The ELC proposed that the phase-out take place in two-year stages, starting with a ban on 100 Watt bulbs in 2009 and finishing with a ban on 25 Watt bulbs in 2015. The industry is also pushing for strict “market surveillance mechanisms” to ensure proper compliance across the sector.
EU Energy Commissioner Andris Piebalgs appreciated the “the commitment of the industry as a very positive contribution to the goal stated by the European Council in March,” but did not indicate whether the Commission will accept the industry’s proposed phase-out. Tougher standards could still be imposed, but only after further consultation with industry.
The Commission will decide on specific standards and timelines for lighting efficiency over the next two years. An outline of the first measures for street lighting and the beginning of an impact assessment for household lighting are set for late June. Measures for domestic lighting are not expected until 2009.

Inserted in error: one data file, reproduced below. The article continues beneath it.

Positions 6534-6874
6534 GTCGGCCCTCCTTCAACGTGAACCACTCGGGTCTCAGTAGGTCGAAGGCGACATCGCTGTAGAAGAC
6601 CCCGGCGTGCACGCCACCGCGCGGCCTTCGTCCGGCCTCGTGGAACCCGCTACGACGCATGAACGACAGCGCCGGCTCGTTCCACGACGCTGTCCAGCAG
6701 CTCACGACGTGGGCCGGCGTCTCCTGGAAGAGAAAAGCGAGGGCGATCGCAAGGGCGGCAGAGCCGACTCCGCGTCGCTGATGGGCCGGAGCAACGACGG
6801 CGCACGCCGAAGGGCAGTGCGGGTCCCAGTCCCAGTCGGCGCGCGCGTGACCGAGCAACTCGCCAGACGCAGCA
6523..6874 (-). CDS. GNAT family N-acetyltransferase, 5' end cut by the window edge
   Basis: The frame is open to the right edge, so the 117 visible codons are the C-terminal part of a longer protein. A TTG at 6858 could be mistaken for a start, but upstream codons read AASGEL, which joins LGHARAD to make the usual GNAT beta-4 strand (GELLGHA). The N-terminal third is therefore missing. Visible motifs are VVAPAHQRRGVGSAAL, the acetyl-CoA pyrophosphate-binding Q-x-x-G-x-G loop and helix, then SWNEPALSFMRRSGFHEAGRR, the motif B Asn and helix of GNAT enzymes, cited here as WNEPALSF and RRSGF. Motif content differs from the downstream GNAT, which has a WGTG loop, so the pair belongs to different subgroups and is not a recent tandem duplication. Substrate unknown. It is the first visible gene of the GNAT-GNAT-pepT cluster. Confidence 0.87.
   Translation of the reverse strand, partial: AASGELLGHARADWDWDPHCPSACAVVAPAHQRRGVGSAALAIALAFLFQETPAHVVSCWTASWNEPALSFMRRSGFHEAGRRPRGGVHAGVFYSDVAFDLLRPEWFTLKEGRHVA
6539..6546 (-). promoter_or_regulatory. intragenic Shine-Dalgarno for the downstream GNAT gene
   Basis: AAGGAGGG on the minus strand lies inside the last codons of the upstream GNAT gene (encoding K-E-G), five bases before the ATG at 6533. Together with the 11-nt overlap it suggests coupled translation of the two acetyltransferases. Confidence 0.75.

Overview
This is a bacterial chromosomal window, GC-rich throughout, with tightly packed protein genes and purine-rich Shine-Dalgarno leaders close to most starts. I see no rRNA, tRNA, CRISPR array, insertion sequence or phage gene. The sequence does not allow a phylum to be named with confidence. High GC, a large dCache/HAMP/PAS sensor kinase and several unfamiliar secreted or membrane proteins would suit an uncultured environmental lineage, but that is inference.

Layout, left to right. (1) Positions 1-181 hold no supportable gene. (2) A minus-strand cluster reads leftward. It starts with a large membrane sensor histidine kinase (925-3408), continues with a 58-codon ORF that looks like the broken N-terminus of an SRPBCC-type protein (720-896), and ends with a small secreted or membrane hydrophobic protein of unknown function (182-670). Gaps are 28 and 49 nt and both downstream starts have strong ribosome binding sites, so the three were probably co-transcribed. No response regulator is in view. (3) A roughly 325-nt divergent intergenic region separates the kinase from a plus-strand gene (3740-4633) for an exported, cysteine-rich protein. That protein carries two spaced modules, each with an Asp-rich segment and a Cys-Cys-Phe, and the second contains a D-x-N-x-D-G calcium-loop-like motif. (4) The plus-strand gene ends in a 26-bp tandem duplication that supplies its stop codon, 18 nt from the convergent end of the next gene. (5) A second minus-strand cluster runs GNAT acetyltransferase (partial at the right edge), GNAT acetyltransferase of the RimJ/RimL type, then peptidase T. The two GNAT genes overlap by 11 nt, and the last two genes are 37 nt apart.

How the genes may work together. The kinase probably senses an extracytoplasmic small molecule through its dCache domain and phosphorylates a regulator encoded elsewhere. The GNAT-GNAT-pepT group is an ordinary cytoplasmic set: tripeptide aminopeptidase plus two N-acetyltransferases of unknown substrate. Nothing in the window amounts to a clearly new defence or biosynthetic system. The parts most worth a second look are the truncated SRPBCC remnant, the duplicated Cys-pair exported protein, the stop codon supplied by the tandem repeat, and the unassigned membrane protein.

Canada recently announced a plan to set energy efficiency standards for lighting and to ban the sale of inefficient bulbs by 2012. Canada is the second country in the world to announce such a move, following Australia. According to the government, the move will reduce Canada’s greenhouse gas emissions by more than 6 million tonnes (Mt) per year, and could reduce the average household electricity bill by approximately $50 per year.
California is debating a bill that would require efficient light bulbs by 2012. China, in its drive to improve the energy intensity of its booming economy, is the world leader in producing and installing compact fluorescent light bulbs.